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Peat or peat-free: which side of the compost debate are you on?

Growing seeds in pots with peat compost

Nothing divides gardeners like peat. Some say it’s essential for sowing seeds and growing plants, others have switched to peat-free and haven’t looked back. Which are you – and will you be swayed by our interview?

Pro-peat campaigners point out that peat is burnt as a fuel in Ireland and claim that there’s plenty of it in some parts of the world.

The anti-peat lobby says that peat is a valuable source of carbon and a wildlife habitat, too.

Whether gardeners like it or not, peat is set to disappear from our composts by 2020, thanks to a government target. That means that alternatives must be found. One man who is helping to ensure that they are is Dr Alan Knight. He’s a sustainability specialist and business consultant and chair of Defra’s Sustainable Growing Media Task Force.

I interviewed Alan recently about the task ahead of him and found that the ‘peat debate’ has moved on a bit recently. You can read the full interview in the March issue of Which? Gardening, but here are the edited highlights:

Q: It’s claimed that peat is plentiful in some places, and is even burned as a fuel. So why are British gardeners being asked to use less peat?
A: That’s the very question the Sustainable Growing Media Task Force is trying to find a definitive consensus for. Twenty years ago, the argument was that English peat bogs needed to be saved from destruction and we should not export the problem by buying peat from foreign sources. More recently, it’s become a discussion about carbon. No one denies that we need to protect peatlands and peat bogs, but the train of thought is now: what is the real problem with peat? Is all peat bad?

Q: And what do you think about that – is all peat bad?
A: A lot of peat is harvested badly from the wrong source. But not all peat comes from bogs. In Somerset, for example, peat extraction from agricultural land creates wildlife habitats. Lots of Scandinavian countries have huge areas of peatland that have not been living bogs for ages.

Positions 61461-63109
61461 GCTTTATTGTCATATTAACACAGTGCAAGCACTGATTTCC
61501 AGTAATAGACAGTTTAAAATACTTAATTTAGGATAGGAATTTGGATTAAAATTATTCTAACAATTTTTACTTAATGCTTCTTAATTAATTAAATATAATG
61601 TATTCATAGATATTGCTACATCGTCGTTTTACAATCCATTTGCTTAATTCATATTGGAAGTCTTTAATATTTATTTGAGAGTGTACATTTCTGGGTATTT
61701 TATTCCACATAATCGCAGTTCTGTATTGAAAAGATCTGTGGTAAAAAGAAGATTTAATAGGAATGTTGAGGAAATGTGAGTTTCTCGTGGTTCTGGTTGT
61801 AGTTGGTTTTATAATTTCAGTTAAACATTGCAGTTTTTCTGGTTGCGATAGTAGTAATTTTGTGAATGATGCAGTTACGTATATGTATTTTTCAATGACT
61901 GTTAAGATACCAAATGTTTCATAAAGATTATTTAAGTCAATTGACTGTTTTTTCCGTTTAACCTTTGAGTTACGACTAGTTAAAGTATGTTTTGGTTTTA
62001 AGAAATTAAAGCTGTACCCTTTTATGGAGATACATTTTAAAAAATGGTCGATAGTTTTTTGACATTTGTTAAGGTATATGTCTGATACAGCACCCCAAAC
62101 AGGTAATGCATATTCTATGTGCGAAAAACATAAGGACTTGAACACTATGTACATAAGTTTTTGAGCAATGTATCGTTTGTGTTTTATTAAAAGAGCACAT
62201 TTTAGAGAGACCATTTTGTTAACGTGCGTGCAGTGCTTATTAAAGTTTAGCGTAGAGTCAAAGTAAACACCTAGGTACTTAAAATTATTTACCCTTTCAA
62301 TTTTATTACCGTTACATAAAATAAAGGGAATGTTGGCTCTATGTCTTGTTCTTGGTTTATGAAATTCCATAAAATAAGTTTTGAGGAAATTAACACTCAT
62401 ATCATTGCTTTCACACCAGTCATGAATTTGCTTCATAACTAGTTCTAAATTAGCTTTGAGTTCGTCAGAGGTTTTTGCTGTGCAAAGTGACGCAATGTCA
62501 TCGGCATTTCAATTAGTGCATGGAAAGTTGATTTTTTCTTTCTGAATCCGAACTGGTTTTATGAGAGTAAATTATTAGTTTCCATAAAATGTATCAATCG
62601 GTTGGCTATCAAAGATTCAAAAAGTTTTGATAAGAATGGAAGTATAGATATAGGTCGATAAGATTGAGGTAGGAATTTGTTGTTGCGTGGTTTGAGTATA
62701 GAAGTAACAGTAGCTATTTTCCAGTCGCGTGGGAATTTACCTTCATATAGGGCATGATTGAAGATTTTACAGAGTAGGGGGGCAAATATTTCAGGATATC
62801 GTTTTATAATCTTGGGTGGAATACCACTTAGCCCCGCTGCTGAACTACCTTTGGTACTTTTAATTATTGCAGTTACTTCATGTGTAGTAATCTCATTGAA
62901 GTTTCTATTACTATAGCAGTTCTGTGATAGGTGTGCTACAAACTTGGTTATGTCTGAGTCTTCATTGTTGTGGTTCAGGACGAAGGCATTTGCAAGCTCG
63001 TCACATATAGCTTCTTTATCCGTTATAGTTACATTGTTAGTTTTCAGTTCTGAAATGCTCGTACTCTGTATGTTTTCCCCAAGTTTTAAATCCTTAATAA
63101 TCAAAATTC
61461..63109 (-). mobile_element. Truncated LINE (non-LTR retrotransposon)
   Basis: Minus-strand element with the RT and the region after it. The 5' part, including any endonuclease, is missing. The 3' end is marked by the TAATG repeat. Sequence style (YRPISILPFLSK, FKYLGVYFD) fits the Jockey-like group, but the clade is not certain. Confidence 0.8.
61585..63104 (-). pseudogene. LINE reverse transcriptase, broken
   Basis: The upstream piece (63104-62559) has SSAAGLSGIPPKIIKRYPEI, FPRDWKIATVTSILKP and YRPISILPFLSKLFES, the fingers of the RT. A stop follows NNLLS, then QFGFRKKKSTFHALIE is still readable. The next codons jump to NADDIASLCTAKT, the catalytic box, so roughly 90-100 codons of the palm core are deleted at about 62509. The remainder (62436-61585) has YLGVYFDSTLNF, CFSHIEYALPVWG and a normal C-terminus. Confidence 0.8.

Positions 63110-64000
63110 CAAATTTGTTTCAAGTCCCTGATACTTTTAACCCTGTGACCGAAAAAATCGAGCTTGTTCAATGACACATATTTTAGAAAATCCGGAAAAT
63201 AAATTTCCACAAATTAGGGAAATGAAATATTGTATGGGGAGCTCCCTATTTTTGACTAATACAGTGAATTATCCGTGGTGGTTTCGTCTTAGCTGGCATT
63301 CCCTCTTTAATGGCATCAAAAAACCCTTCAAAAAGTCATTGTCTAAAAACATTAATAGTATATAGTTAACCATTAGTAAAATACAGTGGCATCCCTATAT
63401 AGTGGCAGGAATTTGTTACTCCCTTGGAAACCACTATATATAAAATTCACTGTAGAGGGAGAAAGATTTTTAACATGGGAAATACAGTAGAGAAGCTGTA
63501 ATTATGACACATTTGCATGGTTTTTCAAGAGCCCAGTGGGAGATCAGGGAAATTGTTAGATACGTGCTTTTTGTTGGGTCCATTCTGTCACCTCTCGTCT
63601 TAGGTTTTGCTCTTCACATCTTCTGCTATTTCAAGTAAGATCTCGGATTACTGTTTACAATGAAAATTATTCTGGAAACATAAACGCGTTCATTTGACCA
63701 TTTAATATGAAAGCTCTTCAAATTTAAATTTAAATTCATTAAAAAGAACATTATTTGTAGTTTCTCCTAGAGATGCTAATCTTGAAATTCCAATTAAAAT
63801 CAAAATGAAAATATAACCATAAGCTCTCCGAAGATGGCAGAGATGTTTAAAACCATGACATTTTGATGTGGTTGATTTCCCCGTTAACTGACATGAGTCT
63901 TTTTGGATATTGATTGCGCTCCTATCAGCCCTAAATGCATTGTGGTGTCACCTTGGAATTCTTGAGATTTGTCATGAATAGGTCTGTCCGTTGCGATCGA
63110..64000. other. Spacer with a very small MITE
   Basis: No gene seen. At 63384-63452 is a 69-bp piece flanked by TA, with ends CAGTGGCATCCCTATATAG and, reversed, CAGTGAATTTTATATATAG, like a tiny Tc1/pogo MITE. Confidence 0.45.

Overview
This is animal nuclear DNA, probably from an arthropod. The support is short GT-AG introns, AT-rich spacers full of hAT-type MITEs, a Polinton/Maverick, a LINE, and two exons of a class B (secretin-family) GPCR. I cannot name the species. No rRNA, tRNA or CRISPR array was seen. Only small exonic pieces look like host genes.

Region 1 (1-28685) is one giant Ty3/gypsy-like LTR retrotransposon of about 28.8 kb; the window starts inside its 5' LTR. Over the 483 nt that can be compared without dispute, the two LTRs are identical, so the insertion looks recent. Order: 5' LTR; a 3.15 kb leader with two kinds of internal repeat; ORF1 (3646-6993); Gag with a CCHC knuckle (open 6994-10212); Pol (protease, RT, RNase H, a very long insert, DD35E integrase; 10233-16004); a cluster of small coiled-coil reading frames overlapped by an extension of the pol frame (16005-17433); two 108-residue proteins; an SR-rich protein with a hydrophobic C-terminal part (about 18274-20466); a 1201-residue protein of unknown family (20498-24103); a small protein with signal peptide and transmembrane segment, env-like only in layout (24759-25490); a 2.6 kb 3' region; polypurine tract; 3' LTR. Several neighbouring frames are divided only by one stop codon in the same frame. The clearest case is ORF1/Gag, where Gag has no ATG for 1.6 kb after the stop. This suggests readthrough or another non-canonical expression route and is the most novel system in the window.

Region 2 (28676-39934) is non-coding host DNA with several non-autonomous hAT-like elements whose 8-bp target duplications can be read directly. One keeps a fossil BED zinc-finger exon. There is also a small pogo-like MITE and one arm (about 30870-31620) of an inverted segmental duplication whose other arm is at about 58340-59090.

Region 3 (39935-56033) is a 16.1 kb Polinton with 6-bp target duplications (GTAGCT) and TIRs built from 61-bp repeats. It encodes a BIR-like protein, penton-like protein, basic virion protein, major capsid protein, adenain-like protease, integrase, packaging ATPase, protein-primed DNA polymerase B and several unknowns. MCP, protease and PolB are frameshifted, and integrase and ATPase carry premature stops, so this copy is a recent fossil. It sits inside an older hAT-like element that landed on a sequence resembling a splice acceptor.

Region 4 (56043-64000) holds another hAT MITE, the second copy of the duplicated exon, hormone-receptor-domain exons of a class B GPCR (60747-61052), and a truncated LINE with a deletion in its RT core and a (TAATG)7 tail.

Q: So some peat is OK, then?
A: Like oil, peat is a finite resource: it will eventually run out. And we can’t control what happens in the countries we import peat from. It might be needed for fuel, or conserved as a carbon sink. Being less reliant on peat makes commercial sense, and manufacturers are beginning to understand this.

Q: Is there any point in boycotting peat-based products?
A: The thinking is now similar to the tropical hardwood debate in the 1990s. The argument moved from ‘Don’t buy tropical hardwood’ to ‘If you buy tropical hardwood, buy it from a well-managed forest’. Peat-based composts already contain less peat than they did before. But if you like peat-free products, you’re providing an incentive to companies who are making the move, so stick with it.

Q: Will the 2020 target for phasing out peat in growing media be met?
A: I don’t think we’ll end up with an absolute 0% peat target but it can and should be very close. What we really need is a 0% peat bog destruction target. At the end of the day, consumers want a bag of compost or a growing bag that will perform well. People will lose their attachment to peat when they know the alternatives work.

Here at Which? Gardening we test composts that contain both peat and no peat. This year, two out of three of our Best Buys for growing plants in containers are peat-free, which shows that peat-free alternatives can work. We’ve yet to find a good peat-free compost for seed sowing, though.

Are you prepared to go peat-free, or have you already? What do you think of this new perspective on an old argument?

Comments
Profile photo of richard
Member

I’ll go peat free – I use very little now – If going peat free will save the current bogs I’m all for it as I’m an environmentalist at heart. I’m appalled at the present reduction of Lepidoptera.